Why a House Church?

“Whose turn is it this week?”

“I can host.”

“Okay, we will meet up at 6 p.m. See you then.”

Every Friday night, a group of ten adults and eight children and two soon-to-be borns gather. This group, our house church, is like a family. We cook and bring food to eat together, and we also bring stories to share. We bring stories about days we want to celebrate and days we wrestle with. We tell our stories without feeling judged or fear of being the source of gossip because we trust that what is shared in the house church stays in the house church. Whatever the story is, it becomes our testimony, seeking God as the author of our story.

After dinner, we gather in a circle to sing praises to God. We invite the children to this circle of worship. We don’t ask how to integrate children in order to conduct an intergenerational worship service, because intergenerational worship has been organically practiced for the last several years. Children contribute their stories and concerns to help reveal God to the adult world.

“I want you to pray for my little brother to stop pulling my hair.”

“I thank God for giving me family.”

“I want mommy and daddy to be happy.”

“I thank God everyone came to my house.”

Children in my house church range from one to six years of age. The littlest ones, who are not ready to talk, open up their ears and eyes to all that we do, and this prayer-ready environment helps them to acknowledge God even from their early years—as early as in the mother’s womb. Children are not pressured to participate, but they are eager to share their words with adults. Our house church, then, is organic community and also an educational tool for children to witness a “lived-out-faith” community.

After this opening time for praise, the children follow a shepherd (group leader) to another room for Bible stories and crafts, while adults remain in the dining room to hear the summary of last Sunday’s sermon. Then we name our weekly gratitudes, followed by weekly prayer requests. Here the miracle of healing takes place. The room becomes a therapeutic space as listeners hear without judgment. Our rule is that we don’t give advice or make comments but provide the listening presence of validating their feelings. Each house church supports one missionary and our group name is the South Africa House Church because we support a missionary family in South Africa. We read a letter from our missionary family and support them by collecting offerings once a month.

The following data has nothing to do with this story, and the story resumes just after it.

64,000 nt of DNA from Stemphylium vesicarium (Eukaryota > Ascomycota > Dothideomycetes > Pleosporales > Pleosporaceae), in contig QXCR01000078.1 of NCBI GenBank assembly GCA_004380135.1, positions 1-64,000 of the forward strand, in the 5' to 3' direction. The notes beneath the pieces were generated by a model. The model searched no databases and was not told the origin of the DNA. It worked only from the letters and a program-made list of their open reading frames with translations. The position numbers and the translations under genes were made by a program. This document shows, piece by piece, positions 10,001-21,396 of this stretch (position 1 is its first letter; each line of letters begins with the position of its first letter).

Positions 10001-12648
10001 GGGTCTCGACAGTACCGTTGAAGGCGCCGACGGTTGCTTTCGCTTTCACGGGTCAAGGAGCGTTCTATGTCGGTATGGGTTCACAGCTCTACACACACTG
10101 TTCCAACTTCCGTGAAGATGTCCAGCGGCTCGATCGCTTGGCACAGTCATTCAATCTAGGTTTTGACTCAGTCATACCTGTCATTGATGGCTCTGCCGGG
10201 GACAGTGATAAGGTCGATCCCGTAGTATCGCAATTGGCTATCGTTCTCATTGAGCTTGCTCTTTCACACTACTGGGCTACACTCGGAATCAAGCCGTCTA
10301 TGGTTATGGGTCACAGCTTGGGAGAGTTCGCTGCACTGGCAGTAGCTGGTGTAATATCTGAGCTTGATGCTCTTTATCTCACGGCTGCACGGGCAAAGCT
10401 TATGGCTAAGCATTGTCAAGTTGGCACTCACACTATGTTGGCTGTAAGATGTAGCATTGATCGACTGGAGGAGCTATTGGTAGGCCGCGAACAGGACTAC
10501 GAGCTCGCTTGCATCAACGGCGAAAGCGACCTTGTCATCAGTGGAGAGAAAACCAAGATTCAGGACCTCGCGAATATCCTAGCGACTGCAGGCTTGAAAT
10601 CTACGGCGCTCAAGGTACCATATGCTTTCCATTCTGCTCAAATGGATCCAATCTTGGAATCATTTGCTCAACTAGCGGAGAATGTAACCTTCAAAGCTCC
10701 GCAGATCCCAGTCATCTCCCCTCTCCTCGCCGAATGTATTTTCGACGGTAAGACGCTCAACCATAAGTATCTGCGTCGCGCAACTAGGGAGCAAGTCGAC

Each house church also prays that we will invite people who have never attended church before, and here is where evangelism happens. We call them VIPs. Our church celebrates adult baptism at least once a month. Another rule of our church is that we do not accept pre-Christians to the church. Only those who have never attended church before can join as members. In other words, the church multiplies through newly baptized members. My house church leader and his wife were non-believers and were skeptical about an immigrant church. In our house church, we have two couples who have never attended church before. We are praying for one other family but they have not yet made up their mind to come to Christ.

All the believers were together and had everything in common. They sold property and possessions to give to anyone who had need. Every day they continued to meet together in the temple courts. They broke bread in their homes and ate together with glad and sincere hearts, praising God and enjoying the favor of all the people. And the Lord added to their number daily those who were being saved (Acts 2:44–47 NIV).

Can you imagine a group of people who gather at a home every week to share a meal, a story, and a prayer? This is not the story of first generation Korean immigrants who are used to living in collectivistic culture, but this same home gathering happens in second generation Korean immigrants. The context is exactly the same as I described for my house church. The life of immigrants is not easy. Most of them cannot add an extra day of dedication to church life. Yet, in our house church, people are willing to gather because they feel warmth, loved, cared for in these home gatherings. The emphasis is less on program-focused community, but rather relationship-focused community.